Over the previous weekend, rumors of Alameda Research’s insolvency began to surface According to reports, the fund “went bust” back in the second quarter of the year on the occasion of the LUNA problems, but this fact was scrupulously concealed not to “cause more” panic in the market (what an empathy!). However, the milk poured, and as the funds lent to Alameda were backed by the FTT token, Binance (the market leader) decided to withdraw the possibility to trade FTT on its exchange. The value of FTT began to fall, and since it was the collateral for the loans, FTX was forced to create more tokens. This caused a panic among FTX users, who began to withdraw funds from the exchange en masse. FTX was unable to handle the transactions, and as a result, was forced to block withdrawals.
On Tuesday, Binance once again got involved, and through the mouth of its CEO Changpeng Zhao (fondly called CZ) announced its desire to acquire its competitor. This calmed things down for a while, but the whole thing picked up steam again when, after an initial review of FTX’s finances, Binance backed out of the deal, saying there wasn’t much to salvage here. Crypto has an image crisis, everyone starts to look at everyone’s hands and check the finances of exchange houses, and currencies and tokens are flying down (Solana in particular was shelled). Meanwhile, the regulator in the Bahamas (anyone surprised that FTX was based there?) blocks all FTX assets. The crisis continues, and at the time of writing, FTT has only 9% of its value from the previous Saturday.
And in the meantime, Elon Musk announces that Twitter is to become a platform somewhat similar to Sam Bankman-Fried’s vision for FTX. Perfect timing as the potential competition is lying on the boards 🤟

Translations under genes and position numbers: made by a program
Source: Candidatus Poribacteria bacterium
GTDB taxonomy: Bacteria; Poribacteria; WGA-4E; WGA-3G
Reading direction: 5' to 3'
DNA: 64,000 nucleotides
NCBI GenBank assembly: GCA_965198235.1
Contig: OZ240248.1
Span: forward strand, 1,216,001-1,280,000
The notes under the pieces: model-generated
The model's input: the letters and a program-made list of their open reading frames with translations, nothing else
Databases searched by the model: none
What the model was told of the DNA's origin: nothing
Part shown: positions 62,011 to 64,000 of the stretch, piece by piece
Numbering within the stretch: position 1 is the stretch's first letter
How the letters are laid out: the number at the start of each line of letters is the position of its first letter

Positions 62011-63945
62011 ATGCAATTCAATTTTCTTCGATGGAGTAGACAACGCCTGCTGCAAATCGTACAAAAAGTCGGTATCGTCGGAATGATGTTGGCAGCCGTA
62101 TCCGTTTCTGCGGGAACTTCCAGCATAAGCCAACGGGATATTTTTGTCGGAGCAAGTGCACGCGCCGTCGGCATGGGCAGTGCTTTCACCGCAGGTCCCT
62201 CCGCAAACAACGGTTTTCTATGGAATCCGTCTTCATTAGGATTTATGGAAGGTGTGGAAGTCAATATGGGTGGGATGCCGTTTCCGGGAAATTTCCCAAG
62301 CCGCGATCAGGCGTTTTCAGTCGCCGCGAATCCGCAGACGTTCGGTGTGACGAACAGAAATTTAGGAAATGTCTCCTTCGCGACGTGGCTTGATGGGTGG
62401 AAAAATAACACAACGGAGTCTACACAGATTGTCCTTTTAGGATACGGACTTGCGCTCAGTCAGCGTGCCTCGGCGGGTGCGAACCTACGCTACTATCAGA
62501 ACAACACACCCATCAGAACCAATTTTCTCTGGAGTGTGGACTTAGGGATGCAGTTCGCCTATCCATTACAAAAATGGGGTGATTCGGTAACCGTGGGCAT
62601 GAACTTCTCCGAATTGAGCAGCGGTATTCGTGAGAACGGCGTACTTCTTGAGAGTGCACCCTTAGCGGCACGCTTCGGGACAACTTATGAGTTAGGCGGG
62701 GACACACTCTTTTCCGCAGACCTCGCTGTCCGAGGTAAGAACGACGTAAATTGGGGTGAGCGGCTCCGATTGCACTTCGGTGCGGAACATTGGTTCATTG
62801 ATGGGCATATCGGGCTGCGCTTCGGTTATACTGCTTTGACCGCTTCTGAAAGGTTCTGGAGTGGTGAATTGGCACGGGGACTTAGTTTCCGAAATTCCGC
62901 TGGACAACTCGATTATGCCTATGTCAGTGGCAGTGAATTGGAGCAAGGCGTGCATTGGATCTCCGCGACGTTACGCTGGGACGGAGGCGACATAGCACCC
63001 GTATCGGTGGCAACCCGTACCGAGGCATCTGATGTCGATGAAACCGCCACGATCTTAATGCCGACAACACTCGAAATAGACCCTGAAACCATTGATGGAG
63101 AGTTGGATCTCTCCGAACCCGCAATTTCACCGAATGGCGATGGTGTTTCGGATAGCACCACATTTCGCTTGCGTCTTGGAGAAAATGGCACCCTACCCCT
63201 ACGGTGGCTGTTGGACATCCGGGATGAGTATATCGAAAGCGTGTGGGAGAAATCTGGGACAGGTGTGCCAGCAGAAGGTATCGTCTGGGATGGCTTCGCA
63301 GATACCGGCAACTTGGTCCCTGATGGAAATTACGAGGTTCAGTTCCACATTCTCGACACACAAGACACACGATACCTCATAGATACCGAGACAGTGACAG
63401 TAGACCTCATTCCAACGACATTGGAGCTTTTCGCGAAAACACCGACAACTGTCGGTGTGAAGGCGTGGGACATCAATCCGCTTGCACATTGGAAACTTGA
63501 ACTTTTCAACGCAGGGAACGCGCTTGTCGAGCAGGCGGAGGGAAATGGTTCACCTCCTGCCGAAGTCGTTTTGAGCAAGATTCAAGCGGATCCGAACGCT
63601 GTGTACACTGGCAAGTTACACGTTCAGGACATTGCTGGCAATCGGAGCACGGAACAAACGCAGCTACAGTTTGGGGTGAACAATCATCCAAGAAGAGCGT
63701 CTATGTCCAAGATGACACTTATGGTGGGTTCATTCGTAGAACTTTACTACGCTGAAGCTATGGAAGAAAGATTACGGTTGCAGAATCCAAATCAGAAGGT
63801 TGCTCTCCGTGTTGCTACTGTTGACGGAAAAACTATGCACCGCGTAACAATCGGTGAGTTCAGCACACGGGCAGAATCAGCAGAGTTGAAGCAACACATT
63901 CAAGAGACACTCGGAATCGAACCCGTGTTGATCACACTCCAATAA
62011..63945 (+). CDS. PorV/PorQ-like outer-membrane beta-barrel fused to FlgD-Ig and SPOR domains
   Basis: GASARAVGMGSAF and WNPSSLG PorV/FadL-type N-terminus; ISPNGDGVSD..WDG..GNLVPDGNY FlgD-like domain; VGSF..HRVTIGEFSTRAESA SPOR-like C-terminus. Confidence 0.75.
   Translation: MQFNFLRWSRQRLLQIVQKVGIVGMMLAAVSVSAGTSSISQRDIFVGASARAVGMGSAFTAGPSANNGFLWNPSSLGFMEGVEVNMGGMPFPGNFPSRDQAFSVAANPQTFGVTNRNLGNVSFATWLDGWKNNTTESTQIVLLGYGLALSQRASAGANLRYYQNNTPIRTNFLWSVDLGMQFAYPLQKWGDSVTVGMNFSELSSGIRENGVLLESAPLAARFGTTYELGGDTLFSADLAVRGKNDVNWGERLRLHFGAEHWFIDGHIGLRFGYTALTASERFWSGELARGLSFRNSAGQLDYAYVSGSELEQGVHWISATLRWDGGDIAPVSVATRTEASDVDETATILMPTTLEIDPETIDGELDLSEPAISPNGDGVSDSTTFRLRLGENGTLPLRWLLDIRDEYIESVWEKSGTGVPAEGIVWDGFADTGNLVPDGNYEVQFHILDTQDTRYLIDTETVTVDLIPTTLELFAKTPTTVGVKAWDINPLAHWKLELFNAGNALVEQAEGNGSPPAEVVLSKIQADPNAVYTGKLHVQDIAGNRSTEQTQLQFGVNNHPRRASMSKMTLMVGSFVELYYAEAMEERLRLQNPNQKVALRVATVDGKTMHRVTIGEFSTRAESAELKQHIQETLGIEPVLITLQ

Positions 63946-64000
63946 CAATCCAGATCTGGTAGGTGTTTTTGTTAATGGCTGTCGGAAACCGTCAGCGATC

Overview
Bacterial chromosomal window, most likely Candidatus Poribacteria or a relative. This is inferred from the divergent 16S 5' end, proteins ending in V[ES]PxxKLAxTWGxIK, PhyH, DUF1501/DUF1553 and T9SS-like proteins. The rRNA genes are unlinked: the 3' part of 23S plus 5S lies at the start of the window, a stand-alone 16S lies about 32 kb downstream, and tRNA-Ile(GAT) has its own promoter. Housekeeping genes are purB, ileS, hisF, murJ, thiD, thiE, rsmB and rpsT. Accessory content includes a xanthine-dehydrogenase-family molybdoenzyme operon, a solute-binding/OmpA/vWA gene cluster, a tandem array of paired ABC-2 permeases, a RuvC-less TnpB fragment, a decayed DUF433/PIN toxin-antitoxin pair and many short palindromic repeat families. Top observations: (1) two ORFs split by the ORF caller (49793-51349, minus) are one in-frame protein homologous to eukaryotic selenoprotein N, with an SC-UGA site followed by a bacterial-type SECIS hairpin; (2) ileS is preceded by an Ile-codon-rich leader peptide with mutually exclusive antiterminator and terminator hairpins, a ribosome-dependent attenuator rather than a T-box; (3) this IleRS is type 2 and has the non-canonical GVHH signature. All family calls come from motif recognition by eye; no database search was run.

- From $26 Billion to Nothing: The Rise and Fall of SBF and FTX
- Exclusive: Behind FTX’s fall, battling billionaires and a failed bid to save crypto
- FTX Assets Frozen by Bahamian Regulator
- Elon Musk details his plan to turn Twitter into a bank
3. Facebook layoffs people – “official” footage from headquarters
And finally, I will combine two of the Anno Domini 2022 hottest topics when it comes to IT – layoffs and generative AI.
You’ve probably all heard that Facebook has laid off 11,000 people, as what Mark Zuckerberg announced in his public letter. Since there has been a lot of buzz recently about the text-to-video generator Imagen Video, I decided to check how it would handle longer text. After running Zuckerberg’s letter through the model, I got…. video from the company’s All-Hands. Anyway, see the results for yourself:
Jokes are jokes, but as a bit of consolation to all the dismayed, I wanted to remind you that despite the layoffs, Meta is still a much bigger company than it was in 2020 – hiring and growth in 2021 were just plain crazy. I personally expect Reality Labs to suffer the cuts, as it was its reduction that shareholders demanded. However, given what Oculus creator Palmer Luckey has been coming up with lately, maybe that’s a good thing. After all, he has created a Headset VR that … is supposed to kill gamers. Seriously, in search of the “final frontier,” a device has been created that is complete with explosive charges and detects if a user in the game has died in VR. At such a moment, an incendiary device is to be set off. The whole thing is inspired by the Sword Art Online manga, and as a nerd I kind of respect it, but further on it’s *****.
However, I feel a little sorry for the Metaverse itself – the current generation of VR regularly gives me a ton of fun. Yesterday I spent an evening playing Pistol Whip and I consider this production the ultimate gaming experience.
- Mark Zuckerberg’s Message to Meta Employees
- Oculus Founder Builds VR Headset That Kills User If They Die in Game
Bonus: C# 11, F# 7 i .NET 7
Quickly and just for the record – there have been new releases of all the big languages/frameworks in the Microsoft ecosystem. I’m not a specialist in it, so I don’t (yet) have much to report, but I’m considering looking at what’s new in languages, so maybe we’ll come back to the topic in the future.